AJ -- what you've written is pretty much my observation having seen some shooters using the cartridge. It's more than accurate enough for CAS purposes. If it were me, and I were deeply concerned or was somehow involved in a "cowboy bullseye" match, I might try to find an ACP cylinder and have the chambers relieved for the C45S cartridge -- but that would because I'm a little nutty. I haven't bought any of the cartridges yet, but I plan to run them as a BP cartridge in 1860 Army conversion cylinders (No point in doing it yet as I don't have the firearm set-up I want for Frontier Cartridge).

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ON, in yer '60 conversions, reports back from those who do support the use of REAL BP and a light (150-160 grain BIG LUBE style bullet. "Laser Beams" like Dick Dastardly says. I like 777 FFG and regular smokeless 160 grain bullets as well, but ya gotta be very sure to get a small amount of consistent compression, on the order of 1/16" for best results.

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I ordered some cases yesterday and am thinking about loading them with my regular 200 grain RNFP bullets and using my regular low/midrange 45ACP load of Trail Boss. That should provide a nice consistent load. I am guessing I can use my 45 ACP dies with the 45 Colt shellholder in my Lee Turret Press. Since I am already set up to load the 45 ACP, I will need to adjust just enough to make sure I get a good crimp.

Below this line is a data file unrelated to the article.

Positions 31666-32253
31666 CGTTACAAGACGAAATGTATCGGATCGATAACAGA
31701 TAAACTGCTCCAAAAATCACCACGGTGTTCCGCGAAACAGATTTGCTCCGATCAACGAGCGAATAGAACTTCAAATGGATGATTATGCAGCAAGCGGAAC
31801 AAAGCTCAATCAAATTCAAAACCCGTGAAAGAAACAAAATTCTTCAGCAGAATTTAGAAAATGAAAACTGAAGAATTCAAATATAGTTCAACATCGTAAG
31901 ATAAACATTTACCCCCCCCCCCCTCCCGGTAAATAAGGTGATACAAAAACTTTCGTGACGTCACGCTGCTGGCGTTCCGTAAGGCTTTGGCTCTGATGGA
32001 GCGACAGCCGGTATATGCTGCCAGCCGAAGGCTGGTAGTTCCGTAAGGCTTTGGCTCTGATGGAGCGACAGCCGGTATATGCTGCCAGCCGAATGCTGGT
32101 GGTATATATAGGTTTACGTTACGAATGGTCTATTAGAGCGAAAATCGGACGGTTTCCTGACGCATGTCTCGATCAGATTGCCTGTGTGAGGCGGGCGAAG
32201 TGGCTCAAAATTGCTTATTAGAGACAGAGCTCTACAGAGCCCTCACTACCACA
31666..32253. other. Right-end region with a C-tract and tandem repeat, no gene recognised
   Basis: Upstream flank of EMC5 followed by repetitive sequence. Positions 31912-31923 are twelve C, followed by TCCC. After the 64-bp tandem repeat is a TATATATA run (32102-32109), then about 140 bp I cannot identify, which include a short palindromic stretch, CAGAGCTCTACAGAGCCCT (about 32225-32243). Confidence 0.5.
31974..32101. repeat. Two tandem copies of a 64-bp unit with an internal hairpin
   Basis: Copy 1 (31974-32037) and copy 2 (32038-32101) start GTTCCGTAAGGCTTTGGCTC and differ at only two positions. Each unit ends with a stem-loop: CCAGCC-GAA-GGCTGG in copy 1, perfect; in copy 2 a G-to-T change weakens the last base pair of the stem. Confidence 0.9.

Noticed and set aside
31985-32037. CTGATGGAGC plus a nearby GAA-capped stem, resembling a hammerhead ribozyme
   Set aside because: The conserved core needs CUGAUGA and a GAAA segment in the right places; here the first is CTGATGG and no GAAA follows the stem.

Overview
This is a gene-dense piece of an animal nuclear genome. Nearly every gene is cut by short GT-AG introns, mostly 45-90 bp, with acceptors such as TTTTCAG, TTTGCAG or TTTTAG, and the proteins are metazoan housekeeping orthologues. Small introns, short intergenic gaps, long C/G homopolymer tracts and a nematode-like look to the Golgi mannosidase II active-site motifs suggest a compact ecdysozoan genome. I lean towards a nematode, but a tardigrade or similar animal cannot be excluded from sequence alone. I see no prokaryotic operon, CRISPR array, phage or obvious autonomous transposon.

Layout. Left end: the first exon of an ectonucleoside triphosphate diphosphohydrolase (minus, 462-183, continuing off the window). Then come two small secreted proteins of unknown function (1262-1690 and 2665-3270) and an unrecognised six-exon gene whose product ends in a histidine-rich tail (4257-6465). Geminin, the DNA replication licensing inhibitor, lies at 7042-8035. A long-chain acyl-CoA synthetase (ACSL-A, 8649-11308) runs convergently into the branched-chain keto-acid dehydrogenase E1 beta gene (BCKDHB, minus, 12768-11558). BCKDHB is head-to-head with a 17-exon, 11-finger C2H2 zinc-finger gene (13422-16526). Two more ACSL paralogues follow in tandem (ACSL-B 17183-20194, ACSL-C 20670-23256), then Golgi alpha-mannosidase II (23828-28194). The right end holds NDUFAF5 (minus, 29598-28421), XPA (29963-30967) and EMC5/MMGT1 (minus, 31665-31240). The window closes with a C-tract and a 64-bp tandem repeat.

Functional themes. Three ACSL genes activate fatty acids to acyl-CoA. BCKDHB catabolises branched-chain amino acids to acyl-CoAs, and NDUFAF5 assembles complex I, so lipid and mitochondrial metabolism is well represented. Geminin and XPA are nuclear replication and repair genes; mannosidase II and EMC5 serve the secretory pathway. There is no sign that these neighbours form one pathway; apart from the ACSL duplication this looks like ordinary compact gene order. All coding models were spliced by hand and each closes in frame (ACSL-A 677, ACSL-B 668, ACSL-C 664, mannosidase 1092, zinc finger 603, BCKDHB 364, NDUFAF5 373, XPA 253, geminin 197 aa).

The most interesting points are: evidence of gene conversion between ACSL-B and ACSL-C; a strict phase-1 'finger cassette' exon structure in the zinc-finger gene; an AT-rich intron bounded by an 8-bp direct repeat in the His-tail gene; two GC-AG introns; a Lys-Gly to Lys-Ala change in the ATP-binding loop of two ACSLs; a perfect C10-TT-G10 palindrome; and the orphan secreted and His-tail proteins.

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ON, in yer '60 conversions, reports back from those who do support the use of REAL BP and a light (150-160 grain BIG LUBE style bullet. "Laser Beams" like Dick Dastardly says. I like 777 FFG and regular smokeless 160 grain bullets as well, but ya gotta be very sure to get a small amount of consistent compression, on the order of 1/16" for best results.